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South African Author Unmasks Jack the Ripper

Charles van OnselenAs Managing Director of Random House South Africa, it gives me great pleasure to announce our association with a work of monumental achievement; I’m honoured to be the first to reveal that renowned South African historian and University of Pretoria professor, Charles van Onselen, has unmasked the world’s most notorious serial killer, London’s Jack the Ripper – after more than a hundred years of speculation about the murders.

In his book The Fox & the Flies – the World of Joseph Silver, Racketeer and Psychopath, published today, van Onselen produces compelling evidence that points to the killer being a man who went by the name Joseph Silver – a trader in “white slavery” who fled from Poland during the anti-Jewish pogroms of the late 19th century.

Silver spent years running brothels in London, Cape Town and Johannesburg, and was part of a white slave network that spanned the Atlantic World.

nullVan Onselen, who devoted almost three decades to tracking Silver’s life, formed an early suspicion that he might have been responsible for the gruesome murders of at least five women – possibly more – in London’s East End in 1888. But it was only towards the end of his research that he made the connections which established Silver as Jack the Ripper – connections that are revealed in his book’s explosive 25th chapter.

It all began when van Onselen was trawling through an 1898 edition of the Standard & Digger News in the Johannesburg public library, and happened upon the name “Joseph Silver”. This man was the leader of Johannesburg’s “American Club”, a syndicate of Russo-Polish Jews from New York which apparently controlled the police and organised vice in the city. But it was only two decades later that van Onselen tracked Silver to a brothel in London’s Whitechapel, where some of the Ripper murders occurred.

It is presumed that Silver, although clearly psychotic, also had an economic motive for killing the women – all of them prostitutes. For a brothel-keeper, the murders were an effective means of controlling his workers. The brutality and viciousness of the executions were a warning to “streetwalkers” who chose to operate independently in the East End.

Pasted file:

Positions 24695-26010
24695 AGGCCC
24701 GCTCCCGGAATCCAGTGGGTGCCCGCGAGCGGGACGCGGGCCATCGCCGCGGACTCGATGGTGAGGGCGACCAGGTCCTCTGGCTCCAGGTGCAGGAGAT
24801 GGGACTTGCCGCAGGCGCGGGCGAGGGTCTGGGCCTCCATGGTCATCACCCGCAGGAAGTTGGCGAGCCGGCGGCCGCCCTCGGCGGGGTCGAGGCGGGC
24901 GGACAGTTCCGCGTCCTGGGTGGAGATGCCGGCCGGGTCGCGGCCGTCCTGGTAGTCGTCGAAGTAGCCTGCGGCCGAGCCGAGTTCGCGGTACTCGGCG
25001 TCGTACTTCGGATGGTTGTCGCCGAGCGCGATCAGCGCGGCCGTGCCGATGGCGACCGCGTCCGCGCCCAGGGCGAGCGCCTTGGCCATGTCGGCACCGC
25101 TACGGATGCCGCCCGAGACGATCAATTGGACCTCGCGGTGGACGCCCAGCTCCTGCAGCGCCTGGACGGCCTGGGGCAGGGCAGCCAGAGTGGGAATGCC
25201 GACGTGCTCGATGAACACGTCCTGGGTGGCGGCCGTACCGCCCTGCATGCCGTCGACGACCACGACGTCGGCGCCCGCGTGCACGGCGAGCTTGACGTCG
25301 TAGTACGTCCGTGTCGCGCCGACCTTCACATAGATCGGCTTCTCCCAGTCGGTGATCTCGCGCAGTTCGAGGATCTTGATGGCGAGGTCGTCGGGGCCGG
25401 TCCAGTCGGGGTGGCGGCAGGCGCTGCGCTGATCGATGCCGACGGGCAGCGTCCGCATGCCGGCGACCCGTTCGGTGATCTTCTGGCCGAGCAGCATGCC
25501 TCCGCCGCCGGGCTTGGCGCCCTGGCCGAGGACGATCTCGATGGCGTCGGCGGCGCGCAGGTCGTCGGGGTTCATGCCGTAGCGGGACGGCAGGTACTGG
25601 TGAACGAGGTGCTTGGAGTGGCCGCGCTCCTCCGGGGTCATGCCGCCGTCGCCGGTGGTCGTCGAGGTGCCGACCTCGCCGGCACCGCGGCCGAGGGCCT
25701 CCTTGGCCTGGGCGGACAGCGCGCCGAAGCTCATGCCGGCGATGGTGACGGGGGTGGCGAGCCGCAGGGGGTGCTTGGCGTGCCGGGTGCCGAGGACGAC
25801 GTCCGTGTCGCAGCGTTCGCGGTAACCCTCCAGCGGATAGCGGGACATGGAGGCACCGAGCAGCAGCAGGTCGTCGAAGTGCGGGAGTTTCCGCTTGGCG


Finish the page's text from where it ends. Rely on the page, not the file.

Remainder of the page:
Silver stayed in southern Africa from 1898 to 1905, and also kept brothels in Bloemfontein and Kimberley. During the Anglo-Boer War, he was involved in a string of robberies – targeting Jewish-owned jewelley stores – while at the same time acting as a police informer. He left the country for South West Africa (now Namibia), where he spent three years in jail for procuring prostitutes for German troops; and was involved in gun-running there during the Herero Rebellion.

Silver’s criminal empire relied on inexpensive ocean travel, made possible by the steamship companies of the day – a situation comparable to current low-cost air travel, which some researchers have blamed for increases in latter-day human trafficking. (At one stage toward the close of the 19th century, a person could cross the Atlantic by steamship – England to the USA – for just $8.) His life and exploits make for a fascinating, if chilling, historical and psychological profile, which van Onselen renders in gripping style.

We anticipate that the revelations contained in The Fox & the Flies will attract an enormous amount of international attention. It is a work of scholarship and biography of the highest order, and we at Random House congratulate Professor van Onselen on his achievement.

- Stephen Johnson, Managing Director, Random House South Africa

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